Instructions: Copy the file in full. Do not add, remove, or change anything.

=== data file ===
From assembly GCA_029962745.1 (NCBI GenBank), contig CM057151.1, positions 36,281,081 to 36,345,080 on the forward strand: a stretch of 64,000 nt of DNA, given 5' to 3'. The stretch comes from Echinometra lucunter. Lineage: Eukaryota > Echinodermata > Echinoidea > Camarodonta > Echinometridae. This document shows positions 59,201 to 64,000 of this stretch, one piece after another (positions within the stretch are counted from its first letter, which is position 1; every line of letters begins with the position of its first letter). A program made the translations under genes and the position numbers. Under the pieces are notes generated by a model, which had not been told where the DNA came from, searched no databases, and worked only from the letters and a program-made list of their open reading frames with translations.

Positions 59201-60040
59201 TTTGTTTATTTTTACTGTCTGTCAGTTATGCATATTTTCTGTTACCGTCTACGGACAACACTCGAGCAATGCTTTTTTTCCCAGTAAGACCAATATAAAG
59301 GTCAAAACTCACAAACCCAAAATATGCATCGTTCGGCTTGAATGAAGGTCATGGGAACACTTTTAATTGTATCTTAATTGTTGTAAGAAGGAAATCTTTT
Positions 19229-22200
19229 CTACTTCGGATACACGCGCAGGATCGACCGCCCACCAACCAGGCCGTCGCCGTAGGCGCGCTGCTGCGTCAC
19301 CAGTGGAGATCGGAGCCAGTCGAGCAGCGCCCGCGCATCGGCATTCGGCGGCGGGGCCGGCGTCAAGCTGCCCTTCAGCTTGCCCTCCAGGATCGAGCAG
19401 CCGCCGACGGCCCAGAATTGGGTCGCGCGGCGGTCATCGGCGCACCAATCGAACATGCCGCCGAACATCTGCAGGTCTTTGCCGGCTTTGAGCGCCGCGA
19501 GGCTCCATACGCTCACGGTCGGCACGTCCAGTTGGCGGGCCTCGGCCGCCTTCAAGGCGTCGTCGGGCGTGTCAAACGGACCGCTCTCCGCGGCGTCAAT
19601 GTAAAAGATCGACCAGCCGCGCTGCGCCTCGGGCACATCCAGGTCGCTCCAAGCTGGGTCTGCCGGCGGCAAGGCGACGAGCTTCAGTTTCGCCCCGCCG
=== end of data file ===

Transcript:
From assembly GCA_029962745.1 (NCBI GenBank), contig CM057151.1, positions 36,281,081 to 36,345,080 on the forward strand: a stretch of 64,000 nt of DNA, given 5' to 3'. The stretch comes from Echinometra lucunter. Lineage: Eukaryota > Echinodermata > Echinoidea > Camarodonta > Echinometridae. This document shows positions 59,201 to 64,000 of this stretch, one piece after another (positions within the stretch are counted from its first letter, which is position 1; every line of letters begins with the position of its first letter). A program made the translations under genes and the position numbers. Under the pieces are notes generated by a model, which had not been told where the DNA came from, searched no databases, and worked only from the letters and a program-made list of their open reading frames with translations.

Positions 59201-60040
59201 TTTGTTTATTTTTACTGTCTGTCAGTTATGCATATTTTCTGTTACCGTCTACGGACAACACTCGAGCAATGCTTTTTTTCCCAGTAAGACCAATATAAAG
59301 GTCAAAACTCACAAACCCAAAATATGCATCGTTCGGCTTGAATGAAGGTCATGGGAACACTTTTAATTGTATCTTAATTGTTGTAAGAAGGAAATCTTTT
Positions 19229-22200
19229 CTACTTCGGATACACGCGCAGGATCGACCGCCCACCAACCAGGCCGTCGCCGTAGGCGCGCTGCTGCGTCAC
19301 CAGTGGAGATCGGAGCCAGTCGAGCAGCGCCCGCGCATCGGCATTCGGCGGCGGGGCCGGCGTCAAGCTGCCCTTCAGCTTGCCCTCCAGGATCGAGCAG
19401 CCGCCGACGGCCCAGAATTGGGTCGCGCGGCGGTCATCGGCGCACCAATCGAACATGCCGCCGAACATCTGCAGGTCTTTGCCGGCTTTGAGCGCCGCGA
19501 GGCTCCATACGCTCACGGTCGGCACGTCCAGTTGGCGGGCCTCGGCCGCCTTCAAGGCGTCGTCGGGCGTGTCAAACGGACCGCTCTCCGCGGCGTCAAT
19601 GTAAAAGATCGACCAGCCGCGCTGCGCCTCGGGCACATCCAGGTCGCTCCAAGCTGGGTCTGCCGGCGGCAAGGCGACGAGCTTCAGTTTCGCCCCGCCG